Their habit of hovering outside bee hives stops the bees from going out to collect nectar and pollen to feed themselves. Just one nest of hornets can consume up to around 11kg of insects in a year.

By now, most people are aware of just how important pollinators are to our own health and wellbeing, and the security of our food chain.

This could have huge consequences on our wider ecology, with many beekeepers calling it the greatest threat to our native pollinators in a generation.

Public health concerns

And there’s concern that the increasing numbers of yellow-legged Asian hornets could pose a significant risk to public health too.

While one hornet alone is unlikely to cause a problem, they can be aggressively defensive of their nests, which can be built low to the ground and in hedgerows and brambles, meaning disturbances by unsuspecting individuals could have dangerous consequences.

In the same way you wouldn’t mess with a wasps’ nest, it’s best not to come into contact with Asian hornet nests either.

On the Channel Island of Jersey, an army of volunteers has been brought together over the last seven years to cope with a situation that now sees hundreds of nests discovered every year.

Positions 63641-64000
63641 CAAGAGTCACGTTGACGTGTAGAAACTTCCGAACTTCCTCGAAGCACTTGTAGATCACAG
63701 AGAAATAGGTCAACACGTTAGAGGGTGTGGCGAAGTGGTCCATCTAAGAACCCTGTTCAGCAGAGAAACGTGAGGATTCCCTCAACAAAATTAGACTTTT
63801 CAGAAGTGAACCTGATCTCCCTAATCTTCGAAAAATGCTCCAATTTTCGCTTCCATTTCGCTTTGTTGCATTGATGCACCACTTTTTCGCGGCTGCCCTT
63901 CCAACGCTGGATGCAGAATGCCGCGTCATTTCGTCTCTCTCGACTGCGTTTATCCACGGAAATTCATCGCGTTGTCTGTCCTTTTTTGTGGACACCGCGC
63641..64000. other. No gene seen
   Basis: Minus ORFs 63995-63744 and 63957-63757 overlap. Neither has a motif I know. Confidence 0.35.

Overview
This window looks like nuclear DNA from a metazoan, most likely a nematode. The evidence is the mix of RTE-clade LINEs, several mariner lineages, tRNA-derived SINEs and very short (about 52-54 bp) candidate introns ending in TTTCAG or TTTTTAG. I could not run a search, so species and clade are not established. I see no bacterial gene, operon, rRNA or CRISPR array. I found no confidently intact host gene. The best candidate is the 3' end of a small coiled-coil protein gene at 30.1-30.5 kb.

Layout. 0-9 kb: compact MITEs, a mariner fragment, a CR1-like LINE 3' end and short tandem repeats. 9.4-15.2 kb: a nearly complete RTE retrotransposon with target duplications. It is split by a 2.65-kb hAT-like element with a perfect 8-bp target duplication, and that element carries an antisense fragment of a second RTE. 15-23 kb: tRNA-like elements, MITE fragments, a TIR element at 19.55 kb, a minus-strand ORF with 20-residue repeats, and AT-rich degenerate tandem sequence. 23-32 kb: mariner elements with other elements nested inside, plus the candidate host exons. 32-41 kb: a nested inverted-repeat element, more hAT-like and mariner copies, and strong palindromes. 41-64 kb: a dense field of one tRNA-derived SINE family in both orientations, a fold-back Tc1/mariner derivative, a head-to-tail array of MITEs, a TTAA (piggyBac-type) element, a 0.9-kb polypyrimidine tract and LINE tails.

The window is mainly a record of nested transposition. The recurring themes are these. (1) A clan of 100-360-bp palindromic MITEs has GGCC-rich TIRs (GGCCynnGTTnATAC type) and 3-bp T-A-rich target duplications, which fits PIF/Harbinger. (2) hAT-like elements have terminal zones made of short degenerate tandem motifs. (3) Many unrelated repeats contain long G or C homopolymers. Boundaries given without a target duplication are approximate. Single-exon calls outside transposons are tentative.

Some of these nests have even been found underground. When you consider the vast array of situations where an unsuspecting member of the public could come into contact with a nest, it’s easy to see why everyone needs to be made aware of this risk – and fast.

So how do you know what to look for?

Well, they can be identified by their very distinct markings: they’re slightly smaller than our native European hornet, which is two or three times the size of a common wasp, and are black with an orange face, a thin yellow band near the middle and a broader orange/yellow band around their abdomen, near the tail.

The most distinguishing characteristic is their bright yellow legs, like they’ve been dipped in a pot of yellow paint – hence the name.

Asian Hornet Identification

So, keep your eyes open this spring and summer

Look high and low, and if you think you see a yellow-legged Asian hornet, be sure to report it! Download the official Asian Hornet Watch app from your app store, and log any sightings, along with a photo if possible.